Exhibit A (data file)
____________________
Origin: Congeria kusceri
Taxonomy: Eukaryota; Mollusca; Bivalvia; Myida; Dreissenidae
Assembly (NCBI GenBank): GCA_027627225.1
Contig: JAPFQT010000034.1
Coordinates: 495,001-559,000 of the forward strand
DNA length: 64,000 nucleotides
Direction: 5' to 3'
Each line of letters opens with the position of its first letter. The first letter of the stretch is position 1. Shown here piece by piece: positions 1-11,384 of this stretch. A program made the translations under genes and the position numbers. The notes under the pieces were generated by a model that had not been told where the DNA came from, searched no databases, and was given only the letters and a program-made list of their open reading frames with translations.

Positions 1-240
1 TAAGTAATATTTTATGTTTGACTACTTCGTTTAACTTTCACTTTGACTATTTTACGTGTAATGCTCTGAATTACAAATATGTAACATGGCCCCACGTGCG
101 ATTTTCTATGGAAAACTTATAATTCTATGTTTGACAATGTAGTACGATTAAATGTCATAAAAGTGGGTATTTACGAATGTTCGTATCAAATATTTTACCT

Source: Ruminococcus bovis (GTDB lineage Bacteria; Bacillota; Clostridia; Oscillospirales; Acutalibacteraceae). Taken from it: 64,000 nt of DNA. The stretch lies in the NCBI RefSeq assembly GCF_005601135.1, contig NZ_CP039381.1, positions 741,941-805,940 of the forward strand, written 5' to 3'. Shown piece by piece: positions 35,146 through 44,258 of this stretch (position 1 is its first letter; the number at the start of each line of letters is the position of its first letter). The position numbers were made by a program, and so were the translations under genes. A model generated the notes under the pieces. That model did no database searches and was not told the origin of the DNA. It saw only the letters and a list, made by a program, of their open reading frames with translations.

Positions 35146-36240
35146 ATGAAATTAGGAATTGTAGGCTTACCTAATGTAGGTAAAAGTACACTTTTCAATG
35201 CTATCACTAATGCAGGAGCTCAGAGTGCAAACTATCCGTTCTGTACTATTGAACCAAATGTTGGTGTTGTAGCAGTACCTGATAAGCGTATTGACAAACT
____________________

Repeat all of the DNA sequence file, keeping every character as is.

Origin: Congeria kusceri
Taxonomy: Eukaryota; Mollusca; Bivalvia; Myida; Dreissenidae
Assembly (NCBI GenBank): GCA_027627225.1
Contig: JAPFQT010000034.1
Coordinates: 495,001-559,000 of the forward strand
DNA length: 64,000 nucleotides
Direction: 5' to 3'
Each line of letters opens with the position of its first letter. The first letter of the stretch is position 1. Shown here piece by piece: positions 1-11,384 of this stretch. A program made the translations under genes and the position numbers. The notes under the pieces were generated by a model that had not been told where the DNA came from, searched no databases, and was given only the letters and a program-made list of their open reading frames with translations.

Positions 1-240
1 TAAGTAATATTTTATGTTTGACTACTTCGTTTAACTTTCACTTTGACTATTTTACGTGTAATGCTCTGAATTACAAATATGTAACATGGCCCCACGTGCG
101 ATTTTCTATGGAAAACTTATAATTCTATGTTTGACAATGTAGTACGATTAAATGTCATAAAAGTGGGTATTTACGAATGTTCGTATCAAATATTTTACCT

Source: Ruminococcus bovis (GTDB lineage Bacteria; Bacillota; Clostridia; Oscillospirales; Acutalibacteraceae). Taken from it: 64,000 nt of DNA. The stretch lies in the NCBI RefSeq assembly GCF_005601135.1, contig NZ_CP039381.1, positions 741,941-805,940 of the forward strand, written 5' to 3'. Shown piece by piece: positions 35,146 through 44,258 of this stretch (position 1 is its first letter; the number at the start of each line of letters is the position of its first letter). The position numbers were made by a program, and so were the translations under genes. A model generated the notes under the pieces. That model did no database searches and was not told the origin of the DNA. It saw only the letters and a list, made by a program, of their open reading frames with translations.

Positions 35146-36240
35146 ATGAAATTAGGAATTGTAGGCTTACCTAATGTAGGTAAAAGTACACTTTTCAATG
35201 CTATCACTAATGCAGGAGCTCAGAGTGCAAACTATCCGTTCTGTACTATTGAACCAAATGTTGGTGTTGTAGCAGTACCTGATAAGCGTATTGACAAACT